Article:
The question, however, is not whether it should be taken into account but whether any value can properly be attributed to it. Zoning does not have an independent value of its own, and zoning for residential purposes is of value only if it can be realised by developing the land for such purposes. As the Government’s valuer observed in Nam Chun:
planning permission in itself has no value, it is the right to develop the land that is valuable.
The syllogism is straightforward:
zoning for a use which is not permitted by the lease has no value capable of being realised unless the terms of the lease are modified;
in assessing the compensation to be paid on resumption no account may be taken of the prospect of obtaining such a modification; and
therefore no value may be attributed to zoning which can only be realised by obtaining a modification.
Before the Lands Tribunal the claimant relied on private sales of comparable land with potential for development also held under Crown leases and subject to similar restrictions. The claimant contended that they provided the best evidence of the open market value of the subject land by reference to which, it argued, the compensation should be determined. The Government valuer challenged the claimant’s comparables on the ground that the Ordinance required the development potential of the land to be ignored.
In cross-examination the Government valuer readily accepted that purchasers of land with development potential would take account of the need to obtain a modification of the terms of the relevant lease of the premium which the Government would be likely to exact which, he said “involves a lot of risk”. He also agreed that any assessment of the risk was highly subjective and would vary from one purchaser to another. In his opinion use as an open car park represented the best use of the subject land if the possibility of obtaining a modification of the terms of the lease allowing future development was left out of account as the Ordinance required; and he relied on appropriate comparables to ascertain the value of the land on this basis.
Following H H Judge Cruden’s judgment in Suen Sun-yau the Tribunal held that the Ordinance did not require the Tribunal “unlike the market” to disregard any development potential of the land based on an intended use which would necessitate a modification of the terms of the lease. It accepted the claimant’s comparables as providing the best evidence of the open market value of the land with the potential for residential development.
The whole basis of the Tribunal’s decision has been overturned by the Yin Shuen judgment. It cannot possibly stand with the overruling of Suen Sun-yau. The case must be remitted to the Lands Tribunal to determine the amount of compensation the lightof the Yin Shuen judgment as we have explained it.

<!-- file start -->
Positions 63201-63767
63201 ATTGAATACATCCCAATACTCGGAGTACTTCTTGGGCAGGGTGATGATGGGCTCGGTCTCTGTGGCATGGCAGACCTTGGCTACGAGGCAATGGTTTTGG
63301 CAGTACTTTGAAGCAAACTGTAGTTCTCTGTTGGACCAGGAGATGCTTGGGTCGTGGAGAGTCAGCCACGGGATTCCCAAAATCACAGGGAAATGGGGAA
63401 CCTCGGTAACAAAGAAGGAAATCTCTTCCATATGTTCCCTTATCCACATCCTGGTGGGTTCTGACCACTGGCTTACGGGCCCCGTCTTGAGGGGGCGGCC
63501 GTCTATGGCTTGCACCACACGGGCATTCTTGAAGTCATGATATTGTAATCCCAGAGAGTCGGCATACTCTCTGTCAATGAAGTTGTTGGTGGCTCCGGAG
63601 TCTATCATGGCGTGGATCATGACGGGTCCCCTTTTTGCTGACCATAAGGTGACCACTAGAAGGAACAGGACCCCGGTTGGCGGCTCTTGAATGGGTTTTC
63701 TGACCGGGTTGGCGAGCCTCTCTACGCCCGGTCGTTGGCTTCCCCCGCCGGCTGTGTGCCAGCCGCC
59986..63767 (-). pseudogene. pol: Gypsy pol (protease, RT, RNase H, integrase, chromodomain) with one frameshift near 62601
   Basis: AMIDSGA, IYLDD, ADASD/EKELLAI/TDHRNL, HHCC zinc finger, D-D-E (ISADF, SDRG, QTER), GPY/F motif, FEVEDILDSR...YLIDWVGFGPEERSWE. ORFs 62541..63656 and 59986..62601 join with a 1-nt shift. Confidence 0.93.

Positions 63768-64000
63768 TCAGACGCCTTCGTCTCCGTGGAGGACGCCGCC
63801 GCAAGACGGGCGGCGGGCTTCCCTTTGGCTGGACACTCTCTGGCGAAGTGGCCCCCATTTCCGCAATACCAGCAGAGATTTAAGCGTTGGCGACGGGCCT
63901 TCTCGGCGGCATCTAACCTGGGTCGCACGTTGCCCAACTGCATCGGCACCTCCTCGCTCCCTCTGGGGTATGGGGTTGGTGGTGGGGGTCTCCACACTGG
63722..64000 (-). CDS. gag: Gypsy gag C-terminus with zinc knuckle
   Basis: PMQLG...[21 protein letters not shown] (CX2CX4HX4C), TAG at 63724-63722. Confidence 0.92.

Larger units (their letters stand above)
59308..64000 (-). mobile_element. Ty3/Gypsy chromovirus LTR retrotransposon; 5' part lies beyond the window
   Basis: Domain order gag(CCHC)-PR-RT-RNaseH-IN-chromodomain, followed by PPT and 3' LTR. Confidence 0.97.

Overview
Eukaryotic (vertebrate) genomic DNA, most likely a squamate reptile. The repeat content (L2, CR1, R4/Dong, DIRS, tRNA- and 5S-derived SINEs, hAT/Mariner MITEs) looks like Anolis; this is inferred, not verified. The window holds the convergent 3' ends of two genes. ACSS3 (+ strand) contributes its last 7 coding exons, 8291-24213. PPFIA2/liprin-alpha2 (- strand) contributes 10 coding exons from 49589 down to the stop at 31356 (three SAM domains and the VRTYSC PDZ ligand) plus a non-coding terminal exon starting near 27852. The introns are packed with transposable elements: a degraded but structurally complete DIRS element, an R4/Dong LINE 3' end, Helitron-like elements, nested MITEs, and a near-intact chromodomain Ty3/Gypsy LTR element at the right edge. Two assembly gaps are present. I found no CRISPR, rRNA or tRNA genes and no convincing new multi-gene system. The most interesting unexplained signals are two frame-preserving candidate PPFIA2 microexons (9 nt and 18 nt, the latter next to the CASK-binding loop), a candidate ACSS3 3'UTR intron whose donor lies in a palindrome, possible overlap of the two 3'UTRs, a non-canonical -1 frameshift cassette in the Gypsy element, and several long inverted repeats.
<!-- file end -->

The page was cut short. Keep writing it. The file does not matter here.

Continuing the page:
When the case was reconsidered by the Lands Tribunal the key issue was whether the zoning or planning benefits of the subject land should be taken into account in assessing compensation. The parties’ respective comparables and arguments were much the same.
The Tribunal rejected the Government’s comparables because they were not zoned for residential development. It interpreted the Yin Shuen judgmentas excluding compensation only for the “inflated price” attributable to speculation on the Government’s removing the restrictions in the lease and charging a premium which did not fully reflect the value of the modification. It said that “the ultimate question is whether the price is inflated.”
Not surprisingly the Government’s valuer, unable to refer to his own comparables for this purpose, was unable to quantify the amount by which the prices paid for the claimant’s comparables were “inflated”; and the Tribunal concluded that his evidence that they were was “bare assertion”. But there was a good deal of evidence of the value of the land subject to the restrictions in the lease, which was, or at least ought to have been, the object of the inquiry. Such evidence was provided by the Government’s comparables; for the value of land with no development potential is evidence, and will usually be the best evidence, of the value of comparable land whose development potential is to be disregarded.
In his first report for the resumed hearing the claimant’s valuer attributed to the zoning virtually the whole of the value of the subject land in excess of its value subject to the restrictions in the lease. Without the zoning, he said, the land would probably be worth what it was in its existing state. But given the favourable zoning, there was little room for speculating on the prospect of obtaining a modification of the terms of the lease. He said that such modification was a near certainty, a fact which s.12(c) and its proviso require to be left out of account. By reference to the Government’s comparables he was able to value the subject land subject to the restrictions in the lease as well as the higher value which the land would possess if the restrictions were modified to allow redevelopment. Ignoring the statutory requirement that no account is to be taken of the prospect of obtaining a modification of the terms of the lease and the statements in the Yin Shuen judgment that the right to exploit the development value of the land remains the property of the Government for which it ought not to be required to pay, he split the difference equally between the parties. He resiled from this position in his second report, but his recantation was based on a misunderstanding of the Yin Shuen judgment.
The Tribunal’s decision was flawed by a misunderstanding of the Yin Shuen judgment. It wrongly assumed that favourable zoning and other planning benefits had a value which was independent of the use to which the land could lawfully be put; it wrongly rejected the Government’s comparables on the ground that they were not zoned for residential development, a factor which in our opinion made them more rather than less useful for the purpose of determining the compensation payable on resumption; and it wrongly stated that there was no evidence that the claimant’s comparables contained an element which the Ordinance directed should be left out of account. It cannot stand with the Yin Shuen judgment as we have explained it.
The use of comparables